Typically, when people have friends or family in town, they show off their city by cramming in as many attractions and sights as possible. The four brothers behind the Sasquatch Relay take that approach to its logical extreme, orchestrating 75- and 190-mile relay races that spotlight their native region of Puget Sound. The trek leads teams of 6 or 12 in a one- or two-day journey through the shadows of Mount Rainier and the Northwest's sea of evergreens. At a party at the finish line, runners celebrate and share their surprise over how much shorter Sasquatch looks in person.
Picture this: the Seahawks defending their title. The game can be found on more than 30 HDTVs as viewers drink draft beers and fill up on pub-style eats. While it might not always be the Seahawks, or the big game, it's likely that some game?and probably multiple games?will be playing at Sam's Sports Bar. Seahawk fans rule here, but so do any fans of good beer, music, and food. The bar features 16 different draft beers, and on the weekends, DJs or live bands entertain with music and a laser light show. Until 9 p.m., diners of all ages can enjoy burgers, fries, and other tasty American-style pub food.
The artists at Wine and Canvas awaken their students? inner Rembrandts and Van Goghs with classes that pair a featured painting with specialty cocktails and wines. The mobile studio?s monthly calendar includes themed classes in which instructors expound on the nuances of painting Parisian street lamps, Japanese flowers, or Venetian cityscapes. The master painters?many of them local artists?provide step-by-step instructions while students mimic each stroke and periodically dip their brushes into glasses filled with crimson cabernet. Each of the studio?s various drink-friendly venues boasts a specialty libation selected to incite creativity or conversations with fellow painters. When the artistic frenzy concludes, students return home with a finished masterpiece large enough to conceal any wall safe or mirror portal.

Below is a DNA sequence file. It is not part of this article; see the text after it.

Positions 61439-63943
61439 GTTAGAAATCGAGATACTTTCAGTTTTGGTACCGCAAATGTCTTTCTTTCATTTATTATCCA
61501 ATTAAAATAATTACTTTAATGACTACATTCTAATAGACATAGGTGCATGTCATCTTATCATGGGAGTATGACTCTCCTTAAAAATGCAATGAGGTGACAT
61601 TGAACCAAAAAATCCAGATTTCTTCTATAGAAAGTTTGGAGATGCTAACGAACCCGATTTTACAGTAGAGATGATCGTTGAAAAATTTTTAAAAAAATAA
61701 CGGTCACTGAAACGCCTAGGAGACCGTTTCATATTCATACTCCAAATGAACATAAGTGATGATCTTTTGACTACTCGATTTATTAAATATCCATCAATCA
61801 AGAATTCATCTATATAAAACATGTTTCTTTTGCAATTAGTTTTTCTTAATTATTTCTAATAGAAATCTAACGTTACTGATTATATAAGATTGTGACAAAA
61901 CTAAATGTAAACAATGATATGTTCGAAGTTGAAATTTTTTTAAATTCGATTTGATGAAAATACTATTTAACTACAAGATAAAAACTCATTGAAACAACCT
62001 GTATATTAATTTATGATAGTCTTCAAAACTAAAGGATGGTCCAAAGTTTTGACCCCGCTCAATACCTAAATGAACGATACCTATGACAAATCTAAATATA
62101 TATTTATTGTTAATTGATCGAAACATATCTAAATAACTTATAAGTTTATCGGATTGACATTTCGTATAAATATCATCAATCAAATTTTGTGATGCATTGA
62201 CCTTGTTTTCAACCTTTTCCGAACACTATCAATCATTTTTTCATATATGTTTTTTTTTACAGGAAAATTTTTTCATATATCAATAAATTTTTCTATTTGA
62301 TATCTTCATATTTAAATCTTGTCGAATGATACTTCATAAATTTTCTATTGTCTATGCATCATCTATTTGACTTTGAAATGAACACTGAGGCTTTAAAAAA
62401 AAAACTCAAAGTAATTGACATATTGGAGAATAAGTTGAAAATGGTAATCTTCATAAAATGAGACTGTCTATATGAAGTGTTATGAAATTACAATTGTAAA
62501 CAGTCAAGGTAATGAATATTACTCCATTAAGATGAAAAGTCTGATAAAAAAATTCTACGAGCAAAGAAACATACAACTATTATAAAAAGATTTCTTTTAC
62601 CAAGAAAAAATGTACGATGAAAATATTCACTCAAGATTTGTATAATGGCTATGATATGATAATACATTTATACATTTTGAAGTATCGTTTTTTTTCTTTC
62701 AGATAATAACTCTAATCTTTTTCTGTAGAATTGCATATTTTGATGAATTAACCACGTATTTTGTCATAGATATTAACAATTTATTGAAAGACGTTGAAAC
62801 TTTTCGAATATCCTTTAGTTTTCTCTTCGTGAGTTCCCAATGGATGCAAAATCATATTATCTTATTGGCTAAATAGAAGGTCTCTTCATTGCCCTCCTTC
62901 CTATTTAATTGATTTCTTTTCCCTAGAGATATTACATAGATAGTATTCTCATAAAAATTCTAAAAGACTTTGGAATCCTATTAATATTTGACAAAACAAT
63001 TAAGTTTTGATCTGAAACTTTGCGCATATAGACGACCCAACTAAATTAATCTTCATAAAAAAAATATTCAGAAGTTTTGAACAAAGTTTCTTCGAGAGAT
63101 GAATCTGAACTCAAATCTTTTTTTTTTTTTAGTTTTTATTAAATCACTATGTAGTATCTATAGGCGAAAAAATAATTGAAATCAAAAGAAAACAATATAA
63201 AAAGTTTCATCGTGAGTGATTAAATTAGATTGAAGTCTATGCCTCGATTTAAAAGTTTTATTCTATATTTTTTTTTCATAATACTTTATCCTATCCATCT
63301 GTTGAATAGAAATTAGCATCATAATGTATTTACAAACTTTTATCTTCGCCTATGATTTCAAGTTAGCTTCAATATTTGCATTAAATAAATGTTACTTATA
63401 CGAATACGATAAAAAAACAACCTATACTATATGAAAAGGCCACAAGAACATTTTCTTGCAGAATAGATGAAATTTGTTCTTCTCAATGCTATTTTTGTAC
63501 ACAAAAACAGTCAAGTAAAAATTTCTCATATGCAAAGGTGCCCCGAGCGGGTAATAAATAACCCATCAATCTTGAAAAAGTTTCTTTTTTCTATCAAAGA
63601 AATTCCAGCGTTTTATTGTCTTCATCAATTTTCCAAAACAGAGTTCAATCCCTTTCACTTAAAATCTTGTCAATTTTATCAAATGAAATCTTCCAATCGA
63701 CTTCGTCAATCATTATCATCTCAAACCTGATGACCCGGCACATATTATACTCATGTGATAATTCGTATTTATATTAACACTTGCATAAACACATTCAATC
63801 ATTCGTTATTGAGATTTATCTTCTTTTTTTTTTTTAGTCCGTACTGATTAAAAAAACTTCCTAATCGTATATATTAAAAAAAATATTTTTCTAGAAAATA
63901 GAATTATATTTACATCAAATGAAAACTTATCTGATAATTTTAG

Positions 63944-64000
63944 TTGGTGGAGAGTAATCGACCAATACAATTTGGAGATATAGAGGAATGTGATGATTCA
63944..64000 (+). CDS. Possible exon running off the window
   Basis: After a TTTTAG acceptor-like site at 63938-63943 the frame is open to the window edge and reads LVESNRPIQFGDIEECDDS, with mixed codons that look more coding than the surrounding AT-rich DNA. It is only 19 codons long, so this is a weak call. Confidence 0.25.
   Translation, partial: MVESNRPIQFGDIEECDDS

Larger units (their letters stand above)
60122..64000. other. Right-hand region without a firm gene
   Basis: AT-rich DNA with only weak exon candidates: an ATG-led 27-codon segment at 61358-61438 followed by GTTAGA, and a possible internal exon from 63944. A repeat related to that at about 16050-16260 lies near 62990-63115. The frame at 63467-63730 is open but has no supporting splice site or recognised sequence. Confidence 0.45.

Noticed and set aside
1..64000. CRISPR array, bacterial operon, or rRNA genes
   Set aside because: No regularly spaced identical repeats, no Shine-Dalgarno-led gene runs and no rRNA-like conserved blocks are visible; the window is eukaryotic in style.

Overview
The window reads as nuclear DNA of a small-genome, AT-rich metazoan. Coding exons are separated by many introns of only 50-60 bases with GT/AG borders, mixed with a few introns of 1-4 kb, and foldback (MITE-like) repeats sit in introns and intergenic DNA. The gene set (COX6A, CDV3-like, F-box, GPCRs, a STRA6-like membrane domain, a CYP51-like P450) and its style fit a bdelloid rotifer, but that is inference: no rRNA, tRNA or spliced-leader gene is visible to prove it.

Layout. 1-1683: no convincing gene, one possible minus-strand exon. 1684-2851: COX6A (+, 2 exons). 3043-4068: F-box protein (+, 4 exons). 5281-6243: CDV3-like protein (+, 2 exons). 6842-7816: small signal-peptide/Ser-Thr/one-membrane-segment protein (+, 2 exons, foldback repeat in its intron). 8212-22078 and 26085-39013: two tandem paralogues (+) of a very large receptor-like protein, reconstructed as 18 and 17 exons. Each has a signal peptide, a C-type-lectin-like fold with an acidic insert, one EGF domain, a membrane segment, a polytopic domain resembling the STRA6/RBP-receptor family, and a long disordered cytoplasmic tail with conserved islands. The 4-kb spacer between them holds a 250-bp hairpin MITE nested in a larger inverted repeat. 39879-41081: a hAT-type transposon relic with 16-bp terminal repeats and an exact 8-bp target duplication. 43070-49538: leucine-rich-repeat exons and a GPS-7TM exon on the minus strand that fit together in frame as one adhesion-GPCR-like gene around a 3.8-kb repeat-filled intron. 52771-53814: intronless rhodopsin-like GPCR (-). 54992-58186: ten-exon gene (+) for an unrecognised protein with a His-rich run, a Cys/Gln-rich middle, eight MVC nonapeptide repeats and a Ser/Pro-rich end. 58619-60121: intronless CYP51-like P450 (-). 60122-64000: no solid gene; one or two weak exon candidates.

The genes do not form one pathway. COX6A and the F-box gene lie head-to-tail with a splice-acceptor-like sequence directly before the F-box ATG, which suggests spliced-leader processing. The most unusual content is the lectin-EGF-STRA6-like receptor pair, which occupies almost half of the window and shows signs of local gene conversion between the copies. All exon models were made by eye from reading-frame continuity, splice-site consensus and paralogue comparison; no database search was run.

Staff Size: 11?25 people
Average Duration of Services: 1?2 hours
Handicap Accessible: No
Parking: Parking lot
Recommended Age Group: All Ages
Though its amenities have grown significantly since its founding in 1958, Kent Bowl is, and has always been, all about one thing: bowling. At first, the 24-lane establishment sat next door to a livestock yard. It stayed in business thanks to bowling alone, with a mere three employees to its name, until Jack Zaborac took over. He and his wife cultivated the alley, adding a snack bar and eight more lanes and beginning to host tournaments. Their first tournament coaxed out 150 bowlers; to date, their largest summoned 8,900 aficionados of the sport.
The owners have organized competitions for sport and charity and operated a bowling program for the handicapped for more than four decades. These accomplishments has caused Kent Bowl to earn a reputation as a serious and family-friendly bowling ally, an aura they maintain today by not adding any video arcades or gambling games to distract from their feature attraction.
The Seattle Thunderbirds are part of the Western Hockey League, a collection of competitive junior hockey squads. Premium seats surround the rink on all sides and only go up to 20 rows back, providing an up-close view of the biscuit being whacked into the basket, dekes, and fancy stick work that subtly carves passages from Alan Alda's Things I Overheard While Talking to Myself into the ice. With any luck, you'll see a hat trick, a chippy second period that devolves into a baseball game, or the start of a player's successful pro career. Noted T-bird alumni include Patrick Marleau of the San Jose Sharks and Chris Osgood, the Red Wings' goaltender.
Formerly the Lingerie Football League, the Legends Football League stands as the "fastest-growing pro sports league in the nation" according to NBC Sports correspondent Rick Chandler. That success owes much to the league's unique format, which pits two exclusively female teams in alluring uniforms against each other in full-contact football games on a 50-yard field. Donning football pads and helmets over their revealing performance wear, the female athletes block, juke, and sprint uninhibited by such frivolous gear as the NFL's heavy chainmail hauberks.